http://en.wikipedia.org/wiki/TGN1412

Additional information about the renamed drug, TAB08 and its Phase II clinical trials was found on (a) a US government website for information on clinical trials, (b) in a Dec. 2014 (?) TheraMAB  advertisement in a Nature group magazine and a Jan. 2014 press release,

https://www.clinicaltrials.gov/ct2/show/NCT01990157?term=TAB08_RA01&rank=1

http://www.theramab.ru/TheraMAB_NAture.pdf

http://theramab.ru/en/news/phase_II

An April 2015 article (Experimental drug that injured UK volunteers resumes in human trials) by Owen Dyer for the British Medical Journal also mentioned the 2015 TheraMab Phase II clinical trials and provided information about the information about Macaque (cynomolgus) monkey tests.

http://www.bmj.com.proxy.lib.sfu.ca/content/350/bmj.h1831

BMJ 2015; 350 doi: http://dx.doi.org.proxy.lib.sfu.ca/10.1136/bmj.h1831 (Published 02 April 2015) Cite this as: BMJ 2015;350:h1831

A 2009 study by Christopher Horvath and Mark Milton somewhat contradicts the Dyer article’s contention that a species Macaque monkey was used as an animal model. (As the Dyer article is more recent and the Horvath/Milton analysis is more complex covering TGN 1412 in the context of other MAB drugs and their precursor tests along with specific TGN 1412 tests, I opted for the simple description.)

The TeGenero Incident [another name for the Northwick Park Accident] and the Duff Report Conclusions: A Series of Unfortunate Events or an Avoidable Event? by Christopher J. Horvath and Mark N. Milton. Published online before print February 24, 2009, doi: 10.1177/0192623309332986 Toxicol Pathol April 2009 vol. 37 no. 3 372-383

http://tpx.sagepub.com/content/37/3/372.full

Philippa Roxbuy’s May 24, 2013 BBC news online article provided confirmation and an additional detail or two about the Northwick Park Hospital accident. It notes that other models, in addition to animal models, are being developed.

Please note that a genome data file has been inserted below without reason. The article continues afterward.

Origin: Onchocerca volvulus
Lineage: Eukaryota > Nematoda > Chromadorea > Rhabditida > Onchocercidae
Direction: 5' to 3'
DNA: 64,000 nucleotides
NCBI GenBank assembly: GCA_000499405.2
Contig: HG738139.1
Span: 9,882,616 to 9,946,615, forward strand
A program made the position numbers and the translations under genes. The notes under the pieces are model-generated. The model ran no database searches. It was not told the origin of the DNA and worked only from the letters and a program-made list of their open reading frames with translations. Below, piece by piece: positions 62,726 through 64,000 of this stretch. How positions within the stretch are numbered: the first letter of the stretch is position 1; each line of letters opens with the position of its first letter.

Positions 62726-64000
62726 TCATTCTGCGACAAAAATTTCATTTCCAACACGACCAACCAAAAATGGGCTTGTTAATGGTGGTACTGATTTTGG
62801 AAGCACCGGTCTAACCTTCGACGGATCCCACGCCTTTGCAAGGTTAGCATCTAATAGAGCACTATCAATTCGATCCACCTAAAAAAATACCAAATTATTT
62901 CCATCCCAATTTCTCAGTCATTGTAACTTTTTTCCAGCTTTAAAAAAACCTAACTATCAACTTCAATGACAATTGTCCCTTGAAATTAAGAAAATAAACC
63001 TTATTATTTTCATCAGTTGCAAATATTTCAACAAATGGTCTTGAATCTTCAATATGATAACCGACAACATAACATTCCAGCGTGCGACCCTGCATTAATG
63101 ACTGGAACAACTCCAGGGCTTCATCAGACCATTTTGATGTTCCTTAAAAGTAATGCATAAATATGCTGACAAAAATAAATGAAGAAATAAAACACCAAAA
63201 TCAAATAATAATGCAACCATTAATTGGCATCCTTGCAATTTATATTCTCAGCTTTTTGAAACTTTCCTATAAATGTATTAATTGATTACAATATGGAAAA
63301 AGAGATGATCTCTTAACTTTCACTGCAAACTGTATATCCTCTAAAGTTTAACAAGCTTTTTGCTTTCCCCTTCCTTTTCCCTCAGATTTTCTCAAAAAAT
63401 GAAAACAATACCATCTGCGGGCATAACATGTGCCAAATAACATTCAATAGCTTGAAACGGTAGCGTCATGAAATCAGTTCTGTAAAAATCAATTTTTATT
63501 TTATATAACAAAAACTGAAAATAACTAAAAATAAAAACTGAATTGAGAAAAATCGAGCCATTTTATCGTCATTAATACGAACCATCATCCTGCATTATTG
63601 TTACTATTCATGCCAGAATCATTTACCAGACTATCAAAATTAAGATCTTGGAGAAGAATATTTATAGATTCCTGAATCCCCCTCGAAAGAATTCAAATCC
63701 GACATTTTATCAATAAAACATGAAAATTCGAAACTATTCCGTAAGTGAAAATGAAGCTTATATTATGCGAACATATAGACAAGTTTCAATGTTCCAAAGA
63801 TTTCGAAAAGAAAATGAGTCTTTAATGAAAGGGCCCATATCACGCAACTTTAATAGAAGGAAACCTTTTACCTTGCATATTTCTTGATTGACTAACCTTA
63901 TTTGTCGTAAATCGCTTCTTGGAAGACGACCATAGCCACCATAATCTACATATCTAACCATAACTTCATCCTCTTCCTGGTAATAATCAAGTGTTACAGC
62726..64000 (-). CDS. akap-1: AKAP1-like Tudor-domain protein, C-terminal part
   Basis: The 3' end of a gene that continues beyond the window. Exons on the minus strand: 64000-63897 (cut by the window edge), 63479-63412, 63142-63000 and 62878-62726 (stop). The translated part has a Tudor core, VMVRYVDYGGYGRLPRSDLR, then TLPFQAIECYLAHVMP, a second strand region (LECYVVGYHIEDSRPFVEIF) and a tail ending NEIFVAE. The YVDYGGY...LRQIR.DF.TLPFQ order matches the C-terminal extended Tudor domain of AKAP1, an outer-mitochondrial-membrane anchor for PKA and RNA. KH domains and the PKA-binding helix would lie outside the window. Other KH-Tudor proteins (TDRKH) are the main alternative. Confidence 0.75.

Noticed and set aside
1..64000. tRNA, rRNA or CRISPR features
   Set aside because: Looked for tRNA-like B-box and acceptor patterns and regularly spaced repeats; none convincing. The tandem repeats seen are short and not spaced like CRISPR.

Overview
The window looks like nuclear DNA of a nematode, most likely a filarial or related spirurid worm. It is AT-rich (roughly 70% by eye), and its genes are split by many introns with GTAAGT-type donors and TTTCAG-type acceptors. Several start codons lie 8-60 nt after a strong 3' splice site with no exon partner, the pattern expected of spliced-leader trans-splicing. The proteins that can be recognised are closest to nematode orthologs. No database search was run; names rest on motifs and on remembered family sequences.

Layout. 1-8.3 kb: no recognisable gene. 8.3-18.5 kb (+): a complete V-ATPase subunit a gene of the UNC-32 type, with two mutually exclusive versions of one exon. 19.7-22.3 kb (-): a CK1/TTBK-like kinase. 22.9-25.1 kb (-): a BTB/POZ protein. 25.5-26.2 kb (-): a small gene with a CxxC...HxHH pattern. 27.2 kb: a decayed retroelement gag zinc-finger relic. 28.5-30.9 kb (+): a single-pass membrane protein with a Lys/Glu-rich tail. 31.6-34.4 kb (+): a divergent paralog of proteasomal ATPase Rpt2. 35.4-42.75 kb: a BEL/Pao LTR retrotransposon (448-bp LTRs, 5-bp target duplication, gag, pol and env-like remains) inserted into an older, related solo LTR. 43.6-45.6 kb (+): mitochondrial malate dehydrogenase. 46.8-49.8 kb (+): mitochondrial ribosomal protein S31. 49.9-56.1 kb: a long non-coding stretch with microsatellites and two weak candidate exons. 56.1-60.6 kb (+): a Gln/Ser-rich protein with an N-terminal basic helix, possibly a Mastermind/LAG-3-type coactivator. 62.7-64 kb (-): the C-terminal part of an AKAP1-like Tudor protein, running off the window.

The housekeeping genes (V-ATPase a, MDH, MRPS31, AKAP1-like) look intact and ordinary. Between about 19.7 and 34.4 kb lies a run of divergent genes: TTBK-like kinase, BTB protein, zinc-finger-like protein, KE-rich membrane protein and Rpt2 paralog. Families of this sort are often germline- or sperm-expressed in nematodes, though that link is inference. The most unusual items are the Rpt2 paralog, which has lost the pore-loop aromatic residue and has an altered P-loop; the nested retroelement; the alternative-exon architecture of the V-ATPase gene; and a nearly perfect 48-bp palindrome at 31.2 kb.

http://www.bbc.com/news/health-22556736

Anne Ju’s excellent June 10,2015 news release about the Cornell University organoid (synthetic immune organ) project was very helpful.

http://www.news.cornell.edu/stories/2015/06/engineers-synthetic-immune-organ-produces-antibodies

There will also be a magazine article in International Innovation, which will differ somewhat from the blog posting, due to editorial style and other requirements.

ETA July 22, 2015: I now have a link to the magazine article.

Clinical trial for bionic eye (artificial retinal implant) shows encouraging results (safety and efficacy)

The Argus II artificial retina was first mentioned here in a Feb. 15, 2013 posting (scroll down about 50% of the way) when it received US Food and Drug Administration (FDA) commercial approval. In retrospect that seems puzzling since the results of a three-year clinical trial have just been reported in a June 23, 2015 news item on ScienceDaily (Note: There was one piece of information about the approval which didn’t make its way into the information disseminated in 2013),

The three-year clinical trial results of the retinal implant popularly known as the “bionic eye,” have proven the long-term efficacy, safety and reliability of the device that restores vision in those blinded by a rare, degenerative eye disease. The findings show that the Argus II significantly improves visual function and quality of life for people blinded by retinitis pigmentosa. They are being published online in Ophthalmology, the journal of the American Academy of Ophthalmology.

A June 23, 2015 American Academy of Ophthalmology news release (also on EurekAlert), which originated the news item, describes the condition the Argus II is designed for and that crucial bit of FDA information,

Retinitis pigmentosa is an incurable disease that affects about 1 in 4,000 Americans and causes slow vision loss that eventually leads to blindness.[1] The Argus II system was designed to help provide patients who have lost their sight due to the disease with some useful vision. Through the device, patients with retinitis pigmentosa are able to see patterns of light that the brain learns to interpret as an image. The system uses a miniature video camera stored in the patient’s glasses to send visual information to a small computerized video processing unit which can be stored in a pocket. This computer turns the image to electronic signals that are sent wirelessly to an electronic device implanted on the retina, the layer of light-sensing cells lining the back of the eye.

The Argus II received Food and Drug Administration (FDA) approval as a Humanitarian Use Device (HUD) in 2013, which is an approval specifically for devices intended to benefit small populations and/or rare conditions. [emphasis mine]